RACHEL MARTIN, HOST:
San Francisco is, of course, home to a very busy port. The vessels that travel in and out of there are being hit hard. The coronavirus is wreaking havoc on the entire global shipping industry, and this is all coming on the back of a protracted trade war with China. NPR's Jackie Northam reports.
UNIDENTIFIED PERSON: Driver, lane two, please stay on the mat (ph).
JACKIE NORTHAM, BYLINE: An enormous bright blue crane clamps onto a shipping container sitting on a flatbed truck, effortlessly picks it up, soars 60 feet in the air and stacks it on top of five other containers.
JOE HARRIS: I can tell this is a new crane operator; he's very slow. Usually, it's wham, bam, bam, bam, bam, bam.
NORTHAM: Joe Harris, a spokesman for the Port of Virginia in Norfolk, says the cranes are part of a new $800 million expansion here, the third busiest port on the East Coast.
HARRIS: There's a lot of moving parts out here. There's so many pieces to it. There are no incidental moves; everything is planned. It is truly like a watch.
NORTHAM: But the coronavirus has upended the precision planning here and at other ports throughout the U.S. and around the world. The global supply chain was interrupted when Beijing imposed travel restrictions in China. Manufacturing slowed. The docks were quiet. Chinese exports ground to a halt. As a result, cargo ships are being idled and dozens of sailings have been cancelled, says John Reinhart, the CEO of the Port of Virginia.
JOHN REINHART: There've been over 120 ships that were going to come to the United States that have been blanked. So that means they're not sailing. You know, for the periods of late February, March and April, you could be talking anywhere from 15% to 30% of the freight that normally flows in and out of this country will not be happening.
NORTHAM: The slowdown is affecting shipping companies large and small worldwide. Maersk, the world's biggest container ship operator, warned its earnings would be lower. Basil Karatzas, CEO of New York-based Karatzas Marine Advisors, says the past decade has not been good for shipowners.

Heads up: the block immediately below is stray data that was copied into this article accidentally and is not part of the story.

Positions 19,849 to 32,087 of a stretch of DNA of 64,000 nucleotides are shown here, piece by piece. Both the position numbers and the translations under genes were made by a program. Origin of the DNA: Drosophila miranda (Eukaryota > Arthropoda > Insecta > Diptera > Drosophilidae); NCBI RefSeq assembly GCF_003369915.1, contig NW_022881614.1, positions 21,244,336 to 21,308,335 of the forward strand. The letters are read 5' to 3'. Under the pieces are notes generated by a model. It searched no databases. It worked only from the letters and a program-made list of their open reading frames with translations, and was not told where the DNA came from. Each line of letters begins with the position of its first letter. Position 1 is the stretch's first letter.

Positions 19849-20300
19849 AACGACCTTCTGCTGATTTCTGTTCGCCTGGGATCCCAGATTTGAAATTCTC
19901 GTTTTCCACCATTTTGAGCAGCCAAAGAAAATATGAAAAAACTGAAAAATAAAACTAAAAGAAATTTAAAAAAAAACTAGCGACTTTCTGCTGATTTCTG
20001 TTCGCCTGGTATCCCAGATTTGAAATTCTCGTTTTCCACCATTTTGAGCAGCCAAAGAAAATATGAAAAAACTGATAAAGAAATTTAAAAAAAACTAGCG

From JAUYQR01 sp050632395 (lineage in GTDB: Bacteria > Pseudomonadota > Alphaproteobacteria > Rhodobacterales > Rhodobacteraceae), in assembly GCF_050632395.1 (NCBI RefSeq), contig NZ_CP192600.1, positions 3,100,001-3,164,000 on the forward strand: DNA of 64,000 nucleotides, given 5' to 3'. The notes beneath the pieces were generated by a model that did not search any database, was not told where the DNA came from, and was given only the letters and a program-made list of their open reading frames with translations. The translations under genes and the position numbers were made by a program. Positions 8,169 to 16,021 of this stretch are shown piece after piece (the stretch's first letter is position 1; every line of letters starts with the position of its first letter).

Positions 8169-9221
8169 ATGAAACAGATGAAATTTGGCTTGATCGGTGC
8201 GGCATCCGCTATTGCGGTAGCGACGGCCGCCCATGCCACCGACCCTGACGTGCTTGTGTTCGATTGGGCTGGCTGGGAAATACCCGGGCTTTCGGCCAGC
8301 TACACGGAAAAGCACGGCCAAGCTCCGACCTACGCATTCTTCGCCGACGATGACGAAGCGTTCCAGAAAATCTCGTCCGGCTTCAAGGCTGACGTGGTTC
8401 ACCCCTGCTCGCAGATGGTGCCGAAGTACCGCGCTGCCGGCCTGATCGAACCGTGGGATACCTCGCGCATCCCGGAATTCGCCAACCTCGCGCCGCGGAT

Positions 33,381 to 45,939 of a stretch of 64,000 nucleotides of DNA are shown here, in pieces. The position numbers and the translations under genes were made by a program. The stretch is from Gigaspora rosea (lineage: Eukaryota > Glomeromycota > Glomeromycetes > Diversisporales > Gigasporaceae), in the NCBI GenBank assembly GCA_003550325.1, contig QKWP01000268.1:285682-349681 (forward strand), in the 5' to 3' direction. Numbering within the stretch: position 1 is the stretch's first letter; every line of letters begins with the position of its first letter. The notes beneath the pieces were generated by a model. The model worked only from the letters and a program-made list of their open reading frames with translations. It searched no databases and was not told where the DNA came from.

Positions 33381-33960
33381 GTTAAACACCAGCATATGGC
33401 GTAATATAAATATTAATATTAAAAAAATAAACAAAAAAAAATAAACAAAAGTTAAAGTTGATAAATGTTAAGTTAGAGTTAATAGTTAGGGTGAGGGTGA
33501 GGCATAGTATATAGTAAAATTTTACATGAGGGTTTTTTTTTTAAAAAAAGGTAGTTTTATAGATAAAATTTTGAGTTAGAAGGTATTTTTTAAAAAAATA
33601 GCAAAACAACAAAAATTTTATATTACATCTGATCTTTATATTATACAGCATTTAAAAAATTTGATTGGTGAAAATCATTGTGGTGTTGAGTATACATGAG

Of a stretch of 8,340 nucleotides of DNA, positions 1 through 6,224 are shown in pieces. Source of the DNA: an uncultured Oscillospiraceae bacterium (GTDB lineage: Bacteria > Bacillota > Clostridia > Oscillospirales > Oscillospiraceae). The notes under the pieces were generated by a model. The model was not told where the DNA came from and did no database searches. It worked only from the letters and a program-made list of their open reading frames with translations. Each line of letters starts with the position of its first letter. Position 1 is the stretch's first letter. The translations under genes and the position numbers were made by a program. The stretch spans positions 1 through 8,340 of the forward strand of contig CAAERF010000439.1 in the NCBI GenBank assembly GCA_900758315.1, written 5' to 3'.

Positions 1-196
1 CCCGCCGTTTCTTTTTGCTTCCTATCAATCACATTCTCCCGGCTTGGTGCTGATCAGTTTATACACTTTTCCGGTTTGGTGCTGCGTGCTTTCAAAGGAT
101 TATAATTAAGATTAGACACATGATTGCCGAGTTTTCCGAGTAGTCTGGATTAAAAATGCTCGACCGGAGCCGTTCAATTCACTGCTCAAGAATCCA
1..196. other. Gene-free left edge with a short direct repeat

BASIL KARATZAS: The demand has been growing at a slower rate than a tonnage supply so that all the shipowners right now do not have much money to spare.
NORTHAM: The disruption is having a severe knock-on effect for other parts of the shipping industry, says Weston LaBar, CEO of the Harbor Trucking Association in Long Beach, Calif.
WESTON LABAR: It's a bad time for everybody. There were 300 Teamster drivers that were laid off just last week because of the inability to have enough freight for them to move. We've seen employee drivers take a voluntary reduction in hours from some of our companies, as much as 25% to 50% of hours.
NORTHAM: Well over half of Chinese exports to the U.S. are unloaded in California, and the Port of Los Angeles, Long Beach, is the busiest complex in the country. Labor says 1 in every 5 jobs in Long Beach is directly or indirectly related to the port, and he says businesses are down 60% to 70% since the beginning of February. But LaBar says there is a flicker of hope; the coronavirus is starting to ease up in China.
LABAR: We're hearing from many of our customers that manufacturing is starting to pick back up in China, that the ports in China, especially the main, large port in Shanghai, is now getting back to full operations. And the hope is that in a week or two, maybe we can start to dig ourselves out of this and get back to full operations.
NORTHAM: But LaBar says there is a challenge ahead to consider - whether the coronavirus spreading across the U.S. will affect port operations here as it did in China.
Jackie Northam, NPR News. Transcript provided by NPR, Copyright NPR.